After Rick and Morty Season 4’s premiere (“Edge of Tomorty: Rick Die Rickpeat”), the standard for Season 4 was set high. With episode 2, “The Old Man and the Seat”, the series takes a hard left, introducing a Rick-only storyline about losing a friend, and a Jerry-Morty father-son storyline. So, let’s break down this episode! *Obviously there’s spoilers, duh.*
During a Smith family breakfast, it is revealed that Rick has an intern named ‘Glootie’. On his head is a stamped tattoo that reads ‘Do Not Develop My App’. Upon Jerry asking about the tattoo, Rick replies that it is for Jerry’s own safety; to stop him from developing an app with Glootie. Rick then stands from the table to head out, and Morty announces that Rick is a ‘shy-pooper’, so he has to retreat to a secret hideaway toilet in a dimension he created. Meanwhile, Jerry follows Glootie upstairs to find him photo-copying something. Intrigued, Jerry begins to question Glootie about his app. This ends with Jerry making a horrible bargain to develop Glootie’s app, and they become business partners.
Rick retreats to a beautiful and serene forest with a large waterfall and a porcelain throne on the edge of a mountain. He takes in the picturesque scene, sitting down and doing his business. As he begins to leave, he sees that a branch has been stepped on, which piques his curiosity. He takes the branch to his underground lab, trying to trace its origins. After looking through the history of his toilet, he finds that someone else has pooped here, and he’s on a warpath to find out who. Through multiple analyses, he traces the evidence back to a sandwich from another planet. He immediately goes to the sandwich shop, confronting the mob boss (who happens to be a giant fly) in the back of the deli. After some manipulation and blackmail, the fly gives up the identity of who ordered the sandwich. Rick must find the delivery bot who delivered the sandwich, and then he will be able to track down the toilet thief. Rick finds the delivery bot, nearly loses the memory chip required to find the toilet thief, and heads off to meet whoever pooped in his toilet. It turns out to be a middle-aged man from another planet, who really isn’t any harm to anyone. The man gives Rick a sob story about how his wife is dead, and how he is a shy-pooper, but it’s revealed that he was just trying to save his own skin and not be murdered by Rick. Rick then gives the man a warning that if he ever sees him again, he’ll kill the man.
Jerry and Glootie end up developing a dating app called ‘Lovefinderrz’, and it takes Earth by storm. It matches people with their highest compatible person, but this can happen once or twice a day. We see people spiraling into pandemonium as everyone is on the search for true love. Summer gets pulled into the app, going through 4 ‘soulmates’ in one week. Beth calls Jerry and tells him about the situation, and Jerry decides the app needs to be shut down. Glootie explains that he can’t do that, then Morty comes upstairs and demands he get rid of the app. Morty destroys all the computers in Glootie’s office, and threatens to kill Glootie if he doesn’t take the app down. Glootie explains that the app can only be deactivated on the mothership, so Morty insists he take the two of them to the mothership. Once aboard the mothership, Morty and Jerry are introduced to the ruler of Glootie’s people, who have mastered the art of partnership and monogamy. It’s revealed that the app was just a diversion, so that they could steal all of Earth’s water (as their home planet has no water left). Jerry and Morty get locked up on the mothership, but are soon visited by Glootie who frees them and promises to ruin the app. Back on Earth, we find out that Glootie has added an ad-wall to the app, and people begin to delete it off their phones. Finally, the episode ends with Rick stopping by the toilet thief’s place of work, to give him high fiber cookies (as he’s rigged the toilet with tech should the man ever return). The receptionist informs Rick that the man died a few days ago, and Rick is surprisingly heartfelt. The last moments of the episode are of Rick sitting alone on his toilet, while mocking holograms of himself (intended for the thief) tell him what a loser he is.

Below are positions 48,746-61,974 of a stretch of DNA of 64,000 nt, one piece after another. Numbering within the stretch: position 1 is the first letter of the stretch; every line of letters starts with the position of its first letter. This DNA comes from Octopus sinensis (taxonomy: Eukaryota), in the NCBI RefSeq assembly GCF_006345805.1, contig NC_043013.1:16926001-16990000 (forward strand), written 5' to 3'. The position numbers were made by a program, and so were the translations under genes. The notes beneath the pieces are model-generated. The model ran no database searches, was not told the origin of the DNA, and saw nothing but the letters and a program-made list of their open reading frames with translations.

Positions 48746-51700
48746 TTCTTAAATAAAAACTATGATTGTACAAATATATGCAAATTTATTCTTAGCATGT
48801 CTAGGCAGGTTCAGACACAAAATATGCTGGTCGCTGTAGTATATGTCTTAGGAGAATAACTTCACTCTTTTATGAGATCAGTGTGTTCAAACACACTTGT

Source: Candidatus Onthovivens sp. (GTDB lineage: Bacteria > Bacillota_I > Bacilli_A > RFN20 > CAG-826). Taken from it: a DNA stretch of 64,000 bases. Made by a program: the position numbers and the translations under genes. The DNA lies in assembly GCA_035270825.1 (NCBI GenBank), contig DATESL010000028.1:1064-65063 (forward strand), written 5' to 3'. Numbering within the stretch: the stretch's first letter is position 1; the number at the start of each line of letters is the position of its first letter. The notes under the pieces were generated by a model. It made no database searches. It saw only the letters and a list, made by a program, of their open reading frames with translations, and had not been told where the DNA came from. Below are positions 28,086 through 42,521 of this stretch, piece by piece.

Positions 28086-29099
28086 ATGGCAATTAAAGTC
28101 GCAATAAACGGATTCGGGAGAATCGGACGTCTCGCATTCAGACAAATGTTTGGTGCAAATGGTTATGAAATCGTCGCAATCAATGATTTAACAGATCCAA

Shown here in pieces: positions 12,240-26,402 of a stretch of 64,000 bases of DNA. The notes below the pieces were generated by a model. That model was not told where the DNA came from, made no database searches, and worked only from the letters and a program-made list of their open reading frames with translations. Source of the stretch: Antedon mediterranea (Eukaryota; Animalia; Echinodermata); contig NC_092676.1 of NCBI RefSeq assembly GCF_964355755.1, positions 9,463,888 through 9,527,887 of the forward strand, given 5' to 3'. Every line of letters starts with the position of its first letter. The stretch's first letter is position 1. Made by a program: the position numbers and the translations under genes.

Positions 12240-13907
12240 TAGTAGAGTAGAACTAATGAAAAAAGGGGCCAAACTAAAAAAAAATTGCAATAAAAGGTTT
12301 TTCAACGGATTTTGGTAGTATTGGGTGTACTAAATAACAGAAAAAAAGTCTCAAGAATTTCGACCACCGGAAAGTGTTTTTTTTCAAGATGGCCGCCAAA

I absolutely loved this episode. It was a really new style of story for the series, and it pays off big-time. We get to see Rick feeling real remorse for the loss of a friend. He isn’t used to people around him dying (since he has 10 backup plans for any Smith family death). He seems guilty and remorseful, which is a first for Rick. This episode also explores the dynamic of Jerry and Morty, showing some of their similarities, and getting a few jabs in from Morty to Jerry. We haven’t really gotten to see those two together exclusively, especially not in harrowing situations. It also gives Morty the opportunity to be the hero and save the day (which he totally does). It shows how much he’s changing with Rick around. He’s more confident, assured, and aggressive. And I can’t wait to see more of it!
This is a great episode overall, but there are a few pacing issues. Some segments feel like they’re too long, or made too important to the story. Obviously, the Rick and Morty team do an exceptional writing job, but this episode just felt slower than usual. That pace, I believe, was to accommodate the emotional development of the characters and show off these new dynamics and situations.
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